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Once I arrived in Chad I had a twelve hour bus ride to my final destination. It was an experience I will never forget!

After a motorcycle ride through the bush to get to the church, I was able to speak twice on Sunday. In the morning I spoke on Psalm 34. Many stayed for counseling after the service, and “Pastor Tim” was excited to be able to put into practice what he had learned during Staff Training Week. That was very encouraging! In the afternoon I spoke on the “Four Rules for Communication” to a ladies group. They listened well and laughed at my humor. My honorarium for the day was two chickens. They sent the chickens to camp the following week and prepared them especially for me.

I count it a great joy to have worked with Brother Timothy. He is a humble learner and leader. Often he would stop me when I was talking and he was interpreting and say, “Please wait; I need to get pen and paper to write all this down.” He was the only one I could communicate with and through. There were two others who knew a little English but I was rarely around them. I felt for Timothy who, as the director, had to do his own talking as well as all the talking for me. His burden for camp was a rebuke. He has almost single handedly paid for Camp Joy. Any second income money goes right to the camp. Three churches went together to buy the property, but Timothy has paid for all the buildings and done most of the work himself. He pays for the privilege to direct Camp Joy. He is a busy, burdened man.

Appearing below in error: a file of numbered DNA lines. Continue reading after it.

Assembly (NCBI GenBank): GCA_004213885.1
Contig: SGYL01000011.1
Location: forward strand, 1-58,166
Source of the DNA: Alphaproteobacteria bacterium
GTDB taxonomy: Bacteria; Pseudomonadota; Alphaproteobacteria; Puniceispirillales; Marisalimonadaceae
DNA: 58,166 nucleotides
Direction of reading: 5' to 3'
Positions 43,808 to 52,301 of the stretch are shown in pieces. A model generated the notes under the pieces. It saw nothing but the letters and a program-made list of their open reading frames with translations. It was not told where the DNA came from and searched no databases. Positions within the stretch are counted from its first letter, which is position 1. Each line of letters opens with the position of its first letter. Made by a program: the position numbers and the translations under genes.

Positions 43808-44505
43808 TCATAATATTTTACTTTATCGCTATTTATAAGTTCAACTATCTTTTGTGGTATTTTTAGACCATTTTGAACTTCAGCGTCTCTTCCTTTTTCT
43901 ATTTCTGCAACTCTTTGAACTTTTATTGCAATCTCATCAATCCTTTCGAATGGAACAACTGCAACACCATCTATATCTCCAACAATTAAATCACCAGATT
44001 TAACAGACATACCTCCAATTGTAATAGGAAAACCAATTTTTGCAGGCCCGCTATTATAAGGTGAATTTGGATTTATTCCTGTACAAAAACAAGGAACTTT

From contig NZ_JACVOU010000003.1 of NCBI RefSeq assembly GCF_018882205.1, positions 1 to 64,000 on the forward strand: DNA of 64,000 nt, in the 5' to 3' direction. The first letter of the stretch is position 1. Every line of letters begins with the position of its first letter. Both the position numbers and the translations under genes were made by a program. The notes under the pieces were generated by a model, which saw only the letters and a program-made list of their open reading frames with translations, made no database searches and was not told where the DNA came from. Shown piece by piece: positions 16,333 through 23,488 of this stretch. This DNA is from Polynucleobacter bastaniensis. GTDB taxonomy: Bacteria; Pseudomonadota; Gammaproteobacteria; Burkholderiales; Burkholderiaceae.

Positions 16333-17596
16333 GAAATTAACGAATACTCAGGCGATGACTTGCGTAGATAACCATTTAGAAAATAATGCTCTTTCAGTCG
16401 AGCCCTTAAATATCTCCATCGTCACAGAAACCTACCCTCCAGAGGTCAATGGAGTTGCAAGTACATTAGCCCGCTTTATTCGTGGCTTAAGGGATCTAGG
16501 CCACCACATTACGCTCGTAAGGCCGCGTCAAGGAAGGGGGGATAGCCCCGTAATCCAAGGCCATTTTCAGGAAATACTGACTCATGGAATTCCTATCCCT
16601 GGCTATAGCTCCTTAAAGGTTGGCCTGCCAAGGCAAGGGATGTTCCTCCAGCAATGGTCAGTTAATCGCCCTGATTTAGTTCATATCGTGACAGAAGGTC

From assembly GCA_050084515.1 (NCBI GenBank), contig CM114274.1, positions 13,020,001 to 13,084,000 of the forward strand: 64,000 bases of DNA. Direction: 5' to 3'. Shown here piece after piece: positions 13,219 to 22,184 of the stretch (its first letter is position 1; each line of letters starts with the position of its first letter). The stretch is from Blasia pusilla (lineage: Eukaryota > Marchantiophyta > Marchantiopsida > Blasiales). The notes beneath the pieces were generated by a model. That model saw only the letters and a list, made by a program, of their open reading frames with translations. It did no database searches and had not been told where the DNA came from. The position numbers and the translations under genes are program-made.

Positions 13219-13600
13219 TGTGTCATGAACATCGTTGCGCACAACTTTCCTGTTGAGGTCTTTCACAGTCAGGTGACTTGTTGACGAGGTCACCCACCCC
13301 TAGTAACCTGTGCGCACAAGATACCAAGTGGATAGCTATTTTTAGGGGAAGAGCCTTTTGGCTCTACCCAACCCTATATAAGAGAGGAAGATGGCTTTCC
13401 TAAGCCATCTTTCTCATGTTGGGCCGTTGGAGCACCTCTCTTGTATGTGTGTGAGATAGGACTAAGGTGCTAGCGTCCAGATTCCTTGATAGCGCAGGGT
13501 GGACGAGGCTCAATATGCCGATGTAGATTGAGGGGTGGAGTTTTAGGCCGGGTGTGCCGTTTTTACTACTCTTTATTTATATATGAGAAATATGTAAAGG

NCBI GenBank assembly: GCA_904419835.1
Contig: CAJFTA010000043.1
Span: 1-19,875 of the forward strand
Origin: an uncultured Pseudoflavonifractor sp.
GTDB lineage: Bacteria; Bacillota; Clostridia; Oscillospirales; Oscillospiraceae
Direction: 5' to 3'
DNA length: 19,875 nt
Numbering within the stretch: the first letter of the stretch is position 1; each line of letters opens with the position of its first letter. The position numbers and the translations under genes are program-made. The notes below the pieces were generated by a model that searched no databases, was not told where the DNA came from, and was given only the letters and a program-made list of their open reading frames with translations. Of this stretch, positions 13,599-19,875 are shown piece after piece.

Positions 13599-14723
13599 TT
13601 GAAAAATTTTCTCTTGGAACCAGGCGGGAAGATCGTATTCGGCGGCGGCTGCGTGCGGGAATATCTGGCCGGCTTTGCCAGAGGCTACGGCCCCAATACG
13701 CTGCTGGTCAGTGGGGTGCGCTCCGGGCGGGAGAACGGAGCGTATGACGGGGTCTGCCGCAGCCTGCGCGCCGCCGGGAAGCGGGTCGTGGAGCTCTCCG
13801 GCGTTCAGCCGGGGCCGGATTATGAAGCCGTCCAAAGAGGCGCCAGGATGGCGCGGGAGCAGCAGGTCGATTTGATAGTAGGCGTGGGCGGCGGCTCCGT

By the end of registration we had just under 200 people. The camper ages ranged from 7 to about 30.

Games were a challenge at times, but not bad. The greatest challenge was having to work through an interpreter to curb their energy! Once the counselors realized how important they were in the game explanation process, things went much better.

All the food was cooked over an open fire. Although the timing of meals was not as good as the quality (twice the meals were an hour and a half late), the kids did not care as they enjoyed the extra time to do native dances to the rhythm of their plates and spoons. They were a fun loving group!

The campers contained their energy for the services and listened well through many distractions. One Muslim boy made a profession on Tuesday night. Later he was willing to give a testimony about his conversion and how excited he was to go home and tell his younger brother. Timothy leaned over to me and said that boy will be cut off from his family and maybe even killed. Pray for Hamin as he is dealing with his Muslim family right now. Many others made decisions throughout the week as well as about 15 who stood during the last service to give their lives to-full time service.

What little I had sacrificed was well worth the privilege of getting to know these godly people and serve them in a small way. Thanks for your part by supporting me in prayer!

Report by Dan Brooks

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